• BizTalk CrossReferencing API – looks like this is the way to solve those pesky file counters that some people like to use to avoid duplicate files or as a reference point. Again since I feel like all I do is regurgitate things that other people have already writted good blog posts on I will just do some simple link forwarding on this one.  The first one is by a guy named Eric (not sure about his last name) and can be found here.  While the other one is by Brian Loesgen and can be found here.   
  • Using the Looping functoid and the Table looping functoid together does not always work so well.  Please see my sample post to follow shortly on why these two don’t work together.
  • BizBert has put together a great group of articles about the BizTalk Mapper.  Lots of information about functoids, performance, etc. You can find it here.

February 28, 2008 Posted by | BizTalk, Visual Studio 2005, What I Learned Yesterday | , , | Leave a comment

What I learned yesterday 5

  • Free file sharing – I remember back in 2000 when everything was going to be on the internet but the bandwidth just wasn’t there to support using the internet for everything like file storage, pictures, etc.  But now that bandwidth is not a problem, I am really enjoying the free tools and applications available.  Right now I am using to store my files that I cannot easily upload for my blog or to just easily have access to things I use at various client sites, but might not have for one reason or another.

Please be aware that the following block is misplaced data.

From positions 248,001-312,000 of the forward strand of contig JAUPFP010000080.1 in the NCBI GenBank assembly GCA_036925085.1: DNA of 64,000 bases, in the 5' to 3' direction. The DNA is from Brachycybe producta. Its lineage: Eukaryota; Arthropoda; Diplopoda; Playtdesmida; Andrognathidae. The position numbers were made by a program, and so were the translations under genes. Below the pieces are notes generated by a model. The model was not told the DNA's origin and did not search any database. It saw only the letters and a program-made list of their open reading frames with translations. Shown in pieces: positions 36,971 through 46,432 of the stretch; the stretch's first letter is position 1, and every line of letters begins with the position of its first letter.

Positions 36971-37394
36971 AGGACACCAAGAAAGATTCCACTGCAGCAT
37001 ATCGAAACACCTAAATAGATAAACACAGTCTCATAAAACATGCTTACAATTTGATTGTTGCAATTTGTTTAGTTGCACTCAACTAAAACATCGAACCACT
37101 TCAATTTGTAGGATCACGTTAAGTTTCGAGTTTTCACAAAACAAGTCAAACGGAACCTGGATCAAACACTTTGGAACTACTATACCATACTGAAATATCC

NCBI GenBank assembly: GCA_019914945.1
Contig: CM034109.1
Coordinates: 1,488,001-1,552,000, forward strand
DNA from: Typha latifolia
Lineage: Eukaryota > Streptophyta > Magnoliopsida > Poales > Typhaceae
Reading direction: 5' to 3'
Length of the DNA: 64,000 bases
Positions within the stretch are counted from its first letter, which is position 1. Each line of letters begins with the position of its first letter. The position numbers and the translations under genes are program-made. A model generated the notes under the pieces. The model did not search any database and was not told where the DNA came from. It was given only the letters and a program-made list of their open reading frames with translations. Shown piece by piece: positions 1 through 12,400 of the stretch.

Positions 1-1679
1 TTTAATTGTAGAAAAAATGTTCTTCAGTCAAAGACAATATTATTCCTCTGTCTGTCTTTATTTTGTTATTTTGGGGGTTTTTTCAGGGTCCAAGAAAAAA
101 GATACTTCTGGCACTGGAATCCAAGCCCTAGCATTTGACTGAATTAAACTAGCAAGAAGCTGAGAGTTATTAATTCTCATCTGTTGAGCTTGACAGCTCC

• More SharePoint web services fun (or rather confusion) – The FileRef field should not be encoded when you are trying to update/delete a file using the UpdateListItems web method of the List web service.  Thanks to Geoffry Samper for his post here .
  • Repeatable deployments in BizTalk.  – Looks like Brian Loesgen and Paul Petrov have each individually done a certain part of what I was planning to do with a bit of my free time using BTSTask.  Hopefully I can take these ideas and build on them for my own diabolical needs.
  • Pretty cool panoramic of the inside of an Airbus 380 cockpit
  • Rockford Lhotka has an article which I agree with here .  Actually he has many articles I agree with in his Lhotka’s Labyrinth column in Visual Studio Magazine.

January 31, 2008 Posted by | What I Learned Yesterday | , | Leave a comment

What I Learned Yesterday 4

Bit of knowledge for you terminal services users.  If a machine is just wacko and you cannot quite get things to clean up when it comes to the number of terminal server connections  use mstsc /console at the command line to run the remote desktop tool.  This switch will ignore the max number of administrative connections to a server.

A pretty cool Biztalk documentation utility for finding out how all of those really great posters map back to the help file can be found at the BizTalk server team blog here.  Check this one out!.

While the use of the WSS adapter within BizTalk makes life a lot easier, installing it in your environment when your SharePoint site is on another server is a different story.  It is not that this is hard, but it is not really clear.  So I had to put together a document help out a SharePoint admin at a client of mine so that we could get the adapter web service installed on the SharePoint server.  Find the document here